Macro Viruses and the Melissa virus
Microsoft thought it was doing it's customers a favor by adding a programming language to Microsoft Word. In terms of customer service, it was a great idea, because it would allow users to automate and program within their documents. For example, when a document opened, it could be programmed to ask the user for details that must be entered into each document, like insurance policy numbers or phone numbers.
Microsoft didn't count on this programming language ever being used to turn Word documents into virus infectors, but that's exactly what happened.
The first Macro Virus was called the Concept virus. It was designed in 1995 simply to show that it was possible to write a virus in Word's Macro language. Once it was proven, though, the idea took off. By 2004, nearly 75% of all viruses were macro viruses.
When Word opens a document, it runs a normal series of macros. When the system is infected, these normal macros have been replaced, so that when any future documents are opened, their macros are infected as well. Every Word document this computer touches carries a copy of the virus, and will infect any other system that opens it.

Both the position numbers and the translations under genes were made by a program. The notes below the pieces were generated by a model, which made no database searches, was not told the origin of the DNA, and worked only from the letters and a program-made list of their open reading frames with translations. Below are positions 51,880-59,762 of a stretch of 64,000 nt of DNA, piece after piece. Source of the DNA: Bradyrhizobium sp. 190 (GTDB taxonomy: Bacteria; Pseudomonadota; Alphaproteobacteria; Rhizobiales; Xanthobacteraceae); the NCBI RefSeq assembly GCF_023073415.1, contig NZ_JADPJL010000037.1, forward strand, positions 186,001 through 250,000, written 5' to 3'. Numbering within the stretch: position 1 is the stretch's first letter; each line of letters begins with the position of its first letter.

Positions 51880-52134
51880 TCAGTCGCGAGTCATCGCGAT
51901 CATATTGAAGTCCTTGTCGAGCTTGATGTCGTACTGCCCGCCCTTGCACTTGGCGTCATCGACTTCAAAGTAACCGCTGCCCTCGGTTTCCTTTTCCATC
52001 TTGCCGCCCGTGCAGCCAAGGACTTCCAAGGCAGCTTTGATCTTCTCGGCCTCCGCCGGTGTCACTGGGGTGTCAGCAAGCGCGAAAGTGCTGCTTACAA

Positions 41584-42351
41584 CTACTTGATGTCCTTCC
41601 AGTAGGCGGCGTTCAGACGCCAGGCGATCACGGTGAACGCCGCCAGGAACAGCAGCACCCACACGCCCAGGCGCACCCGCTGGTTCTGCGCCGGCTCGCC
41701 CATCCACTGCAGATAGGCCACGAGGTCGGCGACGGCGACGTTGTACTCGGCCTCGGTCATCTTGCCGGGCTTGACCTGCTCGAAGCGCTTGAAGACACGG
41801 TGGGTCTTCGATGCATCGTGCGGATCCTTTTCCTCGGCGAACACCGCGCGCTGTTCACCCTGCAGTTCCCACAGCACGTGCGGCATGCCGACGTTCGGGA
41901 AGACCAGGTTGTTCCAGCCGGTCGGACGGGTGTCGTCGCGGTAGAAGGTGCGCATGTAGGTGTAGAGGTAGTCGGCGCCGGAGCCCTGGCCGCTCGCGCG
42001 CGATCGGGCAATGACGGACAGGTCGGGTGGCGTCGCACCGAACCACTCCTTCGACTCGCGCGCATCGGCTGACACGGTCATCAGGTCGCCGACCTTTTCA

Possibly the most famous macro virus to date was Melissa. Virus programmer David L. Smith named the code after a lap dancer he knew, and released it in late March, 1999. The virus sent a file called 'List.doc' which it claimed were passwords to eighty adult websites. Anyone who opened the document would get their passwords and a free copy of the Melissa macro virus.
Melissa would then gather up the first fifty entries in the address book, and email itself to all of them. Melissa had infected so many systems that by March 26th, it was shutting down mail servers with all of the infected emails traveling across the 'net.